Undoubtedly, the damaging effects of excess ROS concentrations may include decreased muscular functionality, histologic changes, and muscular soreness and may attenuate exercise performance (38). This has been the rationale for consuming large quantities of nonenzymatic AO supplements; for example, vitamins C and E and α-lipoic acid. It also has led to research into whether nonenzymatic AO supplementation could prevent ROS’ damaging effects during exercise and thereby enhance endurance exercise performance (38) in animals and humans. In contrast to the initial protective hypothesis, preclinical studies and some recent human studies have reported controversial results on the blunting effect of nonenzymatic AO supplementation on exercise endurance training (73). Our focus will be mainly on enzymes and proteins that regulate redox biology (SOD, GPx, and CAT) and metabolism (GLUT4 and PGC-1α). We included in vivo animal and human studies on the effect of ET combined with nonenzymatic AO only in skeletal muscle.
ET AND AO SUPPLEMENTS IN PRECLINICAL STUDIES
ET alone induces upregulation of the main AO enzymes activities (SOD, GPx, and CAT) in an animal model in comparison with that in untrained animals. Table 1 contains preclinical studies of the effect of ET combined with AO supplementation [i.e., vitamins C and E and α-lipoic acid (1,16,23,31,37,64)]. The results showed either no additional (23,31,32,54,64) or a blunting effect (16,37) on the main AO enzyme activities.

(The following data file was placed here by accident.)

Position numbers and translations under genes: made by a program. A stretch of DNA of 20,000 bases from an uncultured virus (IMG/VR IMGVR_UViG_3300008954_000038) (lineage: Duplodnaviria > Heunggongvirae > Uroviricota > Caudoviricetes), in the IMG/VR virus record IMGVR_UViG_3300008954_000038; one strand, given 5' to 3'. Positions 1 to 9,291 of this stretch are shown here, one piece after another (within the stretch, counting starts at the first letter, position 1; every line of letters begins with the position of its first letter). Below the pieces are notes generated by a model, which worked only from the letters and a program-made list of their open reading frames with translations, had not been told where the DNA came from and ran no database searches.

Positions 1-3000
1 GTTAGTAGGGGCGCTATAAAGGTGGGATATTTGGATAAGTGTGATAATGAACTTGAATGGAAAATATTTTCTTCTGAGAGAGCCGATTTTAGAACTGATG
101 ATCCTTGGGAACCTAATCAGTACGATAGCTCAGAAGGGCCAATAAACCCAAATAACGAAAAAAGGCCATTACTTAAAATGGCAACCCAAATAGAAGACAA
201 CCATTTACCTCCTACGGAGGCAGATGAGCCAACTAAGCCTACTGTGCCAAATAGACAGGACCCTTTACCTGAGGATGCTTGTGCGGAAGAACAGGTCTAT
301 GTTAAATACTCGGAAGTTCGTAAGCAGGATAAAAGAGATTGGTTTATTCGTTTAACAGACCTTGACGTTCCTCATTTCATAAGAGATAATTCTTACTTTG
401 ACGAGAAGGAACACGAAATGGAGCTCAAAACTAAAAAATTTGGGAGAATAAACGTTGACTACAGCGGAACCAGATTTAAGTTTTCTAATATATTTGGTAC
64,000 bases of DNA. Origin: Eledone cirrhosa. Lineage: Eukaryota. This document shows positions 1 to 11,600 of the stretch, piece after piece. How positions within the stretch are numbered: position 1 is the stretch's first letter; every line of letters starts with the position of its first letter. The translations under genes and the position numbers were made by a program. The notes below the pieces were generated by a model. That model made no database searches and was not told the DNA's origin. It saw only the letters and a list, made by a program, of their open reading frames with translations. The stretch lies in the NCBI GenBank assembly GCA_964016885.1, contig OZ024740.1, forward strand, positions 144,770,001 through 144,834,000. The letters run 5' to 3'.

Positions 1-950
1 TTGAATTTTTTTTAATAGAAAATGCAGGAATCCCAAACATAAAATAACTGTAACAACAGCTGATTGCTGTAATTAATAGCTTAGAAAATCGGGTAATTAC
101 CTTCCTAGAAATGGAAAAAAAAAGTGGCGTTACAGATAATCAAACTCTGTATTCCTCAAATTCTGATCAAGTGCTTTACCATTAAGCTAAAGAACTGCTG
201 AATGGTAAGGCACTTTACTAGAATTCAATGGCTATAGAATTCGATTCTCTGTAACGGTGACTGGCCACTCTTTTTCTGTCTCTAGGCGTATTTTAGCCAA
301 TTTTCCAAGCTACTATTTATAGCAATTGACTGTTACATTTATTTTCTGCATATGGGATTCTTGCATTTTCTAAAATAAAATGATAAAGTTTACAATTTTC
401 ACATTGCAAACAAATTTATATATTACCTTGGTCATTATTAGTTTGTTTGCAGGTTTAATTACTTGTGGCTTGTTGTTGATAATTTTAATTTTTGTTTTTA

Authors suggested that the effect of ET combined with AO may depend on the dosage, combination, and duration of AO supplementation and the type of ET (1). Mostly used supplement combinations were vitamins C and E (23,31,54) but also vitamin C and α-lipoic acid (64) and vitamin C alone (16,37). Interestingly, the dosages between those studies that reported no or a blunting effect did not differ. Composition of AO supplementation may also have a different AO potential, where the induced effect can be different; for example, between specific combinations and individual use (1). For example, α-lipoic acid increases vitamin E uptake in the skeletal muscle that can amplify the overall AO effect (1). The studies that reported no additional effect of AO used a combination of vitamins E and C/α-lipoic acid (23,31,64). Remarkably, the results of Meier et al. (37) and Gomez-Cabrera et al. (16) on a blunting effect of AO on redox status used vitamin C supplementation alone. According to results of Gomez-Cabrera et al. (16), vitamin C supplementation combined with ET can also impair redox status in rats. The supplementation durations differed between the studies, but this does not seem to be a key factor in blunted expression of SOD and GPx, as studies showing no effect used longer, alike, or shorter periods (23,31,54,64).